A year or so ago, I found myself in a bit of a rough patch, trying to make sense of a jumble of thoughts that refused to go away. There were a couple of pointed conversations with God about this, but mostly it involved just laying awake in the dark and staring up at the ceiling. I couldn’t bring myself to say it out loud, even to my husband – who was on his own (wonderful, he said) spiritual journey.
Those may have been the good old days (if you measure “good” by the lack of existential angst.) Because all I was doing was wrestling with someone else’s journey. Can what he believes actually be true? Really? Hmmm. That’s a new angle on the Bible…
This place I’m in now – and it more or less snuck up on me – is intensely personal. I’m wondering about the basics: God, faith, the afterlife… the meaning of life. I have to tell you that this mostly feels like I’m digging through the proverbial giant pile of horse poop, but there’s no pony to be found, if you know what I mean.
At the beginning of “Everything Belongs: The Gift of Contemplative Prayer” Richard Rohr quotes 14th century Muslim mystic Shams-ud-din Mohammed Hafiz:
Pulling out the chair
Beneath your mind
And watching you fall upon God –
There is nothing else for Hafiz to do
That is any fun in this world!
Poetic beauty, or just plain sadistic? Depends on whether you’re sitting in the chair or the one pulling it out.
Oliver Wendell Holmes suggested that “a mind, once expanded, can never shrink to its original size.” How true. Only my mind doesn’t just feel expanded, it feels like it could explode. See, I was born into a legalistic church community that had life and God and stuff like that all figured out. We didn’t smoke, drink or dance. Or go to movies, wear shorts and have drums in church. And we definitely did not hang out with anyone who knew somebody who was related to someone whose second cousin did those things.
There were the pluses. Questions about how to be a Christian had answers that fit snugly into a nice little airtight box. It was easy to navigate – you just followed the rulebook, did what you were supposed to, and nobody got hurt. But during high school I started wishing we went to a church like my best friend; they had drums and an electric guitar…and way more fun. Then at my fundamentalist Baptist college I wondered why it was wrong to wear jeans before 6 pm. Are you getting the picture?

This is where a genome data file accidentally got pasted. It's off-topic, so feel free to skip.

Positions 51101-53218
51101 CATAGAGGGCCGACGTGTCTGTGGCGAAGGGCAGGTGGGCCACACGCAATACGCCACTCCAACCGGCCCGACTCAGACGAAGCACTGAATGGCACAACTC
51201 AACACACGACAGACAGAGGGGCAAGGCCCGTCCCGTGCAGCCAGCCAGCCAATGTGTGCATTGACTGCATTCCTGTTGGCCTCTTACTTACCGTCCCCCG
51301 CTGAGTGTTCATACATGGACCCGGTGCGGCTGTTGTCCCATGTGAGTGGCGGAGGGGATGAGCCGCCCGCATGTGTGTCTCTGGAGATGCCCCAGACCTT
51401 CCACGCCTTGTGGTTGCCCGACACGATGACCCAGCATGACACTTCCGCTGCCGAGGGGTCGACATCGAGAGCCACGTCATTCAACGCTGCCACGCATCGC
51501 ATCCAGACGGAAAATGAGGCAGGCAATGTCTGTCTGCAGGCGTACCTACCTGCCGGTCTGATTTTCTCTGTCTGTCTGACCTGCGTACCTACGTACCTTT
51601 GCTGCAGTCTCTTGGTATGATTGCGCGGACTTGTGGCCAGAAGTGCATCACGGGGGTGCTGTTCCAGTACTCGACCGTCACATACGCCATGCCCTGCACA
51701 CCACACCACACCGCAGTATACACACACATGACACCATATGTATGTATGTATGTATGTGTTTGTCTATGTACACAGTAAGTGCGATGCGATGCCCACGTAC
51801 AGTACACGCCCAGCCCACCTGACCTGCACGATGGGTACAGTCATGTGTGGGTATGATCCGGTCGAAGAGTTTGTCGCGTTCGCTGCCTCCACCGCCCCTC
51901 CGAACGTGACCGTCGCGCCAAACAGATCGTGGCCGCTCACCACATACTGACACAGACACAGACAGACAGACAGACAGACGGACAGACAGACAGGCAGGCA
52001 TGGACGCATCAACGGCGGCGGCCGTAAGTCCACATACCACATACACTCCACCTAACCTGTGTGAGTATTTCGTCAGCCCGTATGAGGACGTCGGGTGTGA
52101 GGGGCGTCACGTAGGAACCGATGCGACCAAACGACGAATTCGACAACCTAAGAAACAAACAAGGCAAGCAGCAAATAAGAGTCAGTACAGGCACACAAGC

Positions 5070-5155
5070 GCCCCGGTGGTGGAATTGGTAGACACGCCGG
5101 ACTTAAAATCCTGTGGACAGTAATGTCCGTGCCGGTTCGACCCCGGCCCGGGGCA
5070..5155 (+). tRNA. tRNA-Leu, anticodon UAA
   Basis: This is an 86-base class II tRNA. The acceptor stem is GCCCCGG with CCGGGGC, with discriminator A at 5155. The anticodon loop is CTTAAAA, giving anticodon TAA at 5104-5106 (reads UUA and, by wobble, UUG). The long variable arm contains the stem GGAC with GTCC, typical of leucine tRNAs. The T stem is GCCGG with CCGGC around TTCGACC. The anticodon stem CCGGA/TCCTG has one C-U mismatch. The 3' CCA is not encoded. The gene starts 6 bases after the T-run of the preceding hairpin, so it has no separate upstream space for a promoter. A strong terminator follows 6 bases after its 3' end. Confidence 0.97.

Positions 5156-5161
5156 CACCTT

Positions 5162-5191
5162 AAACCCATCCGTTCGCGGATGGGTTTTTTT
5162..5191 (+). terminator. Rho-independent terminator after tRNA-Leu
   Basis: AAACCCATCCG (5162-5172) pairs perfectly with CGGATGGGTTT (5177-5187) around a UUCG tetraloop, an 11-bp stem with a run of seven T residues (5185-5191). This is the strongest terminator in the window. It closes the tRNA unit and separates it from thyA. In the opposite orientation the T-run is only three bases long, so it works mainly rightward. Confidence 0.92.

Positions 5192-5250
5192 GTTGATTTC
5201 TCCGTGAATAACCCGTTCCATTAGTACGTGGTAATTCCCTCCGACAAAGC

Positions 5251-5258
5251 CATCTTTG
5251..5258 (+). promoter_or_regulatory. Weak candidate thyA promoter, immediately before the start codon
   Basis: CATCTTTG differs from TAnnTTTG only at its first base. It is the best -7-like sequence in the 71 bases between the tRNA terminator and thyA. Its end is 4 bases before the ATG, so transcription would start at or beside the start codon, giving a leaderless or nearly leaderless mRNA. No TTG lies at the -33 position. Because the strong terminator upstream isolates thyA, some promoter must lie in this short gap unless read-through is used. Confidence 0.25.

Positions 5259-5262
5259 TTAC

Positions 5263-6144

So when I got out of there I started on a journey. And it took me from that strict Baptist church to some Presbyterian, Episcopalian and Pentecostal churches, with some plain vanilla evangelical in between. Everyone was pretty sure they had found it, whatever “it” was, although I tended to think the truth was probably bigger, like in The Blind Men and the Elephant poem.
Seven years ago, our family wound up at GracePointe. What an eclectic bunch we are, even by Nashville standards. Pentecostals, Baptists, Catholics and Methodists. More than a couple of former pastors and tons of broken, healing twelve-stepping types. Yeah, alot of the former pastors probably fit into that category too. Our pastor reminds us regularly that the painful part of his own personal journey is what made it possible to be where he’s at now – with a truer faith, and more sure than ever that there really is a God, a good God.
Writing this blog is maybe the bravest thing I’ve ever done, next to moving to Nashville in 1987 all by myself with no job and no friends. I’m taking the plunge and my words are out there for God and everybody to read. Some of my friends will believe that I’m on a slippery slope – and others are silently applauding. Fortunately there are more than a few of the latter group at my church, and they are my lifeline right now. Just knowing I can ask these questions and it’s okay and I won’t be shunned or refused communion or the opportunity to serve my community is what’s keeping me coming to church every Sunday. I am very grateful for a pastor who isn’t threatened by my uncertainties and who encourages me to be honest (with myself) about… What do I believe? Do I really believe that? Do I really?
My name is Barbara. I’m scared, confused, hopeful, running, listening, waiting, disappointed and expectant – but mostly I’m just relieved to say this out loud and to know that probably someone out there is thinking, “Me, too!” And that in the safety of my community at GracePointe I can continue to stumble along, grab for a hand up when I need it and find my way back to meet the real Jesus.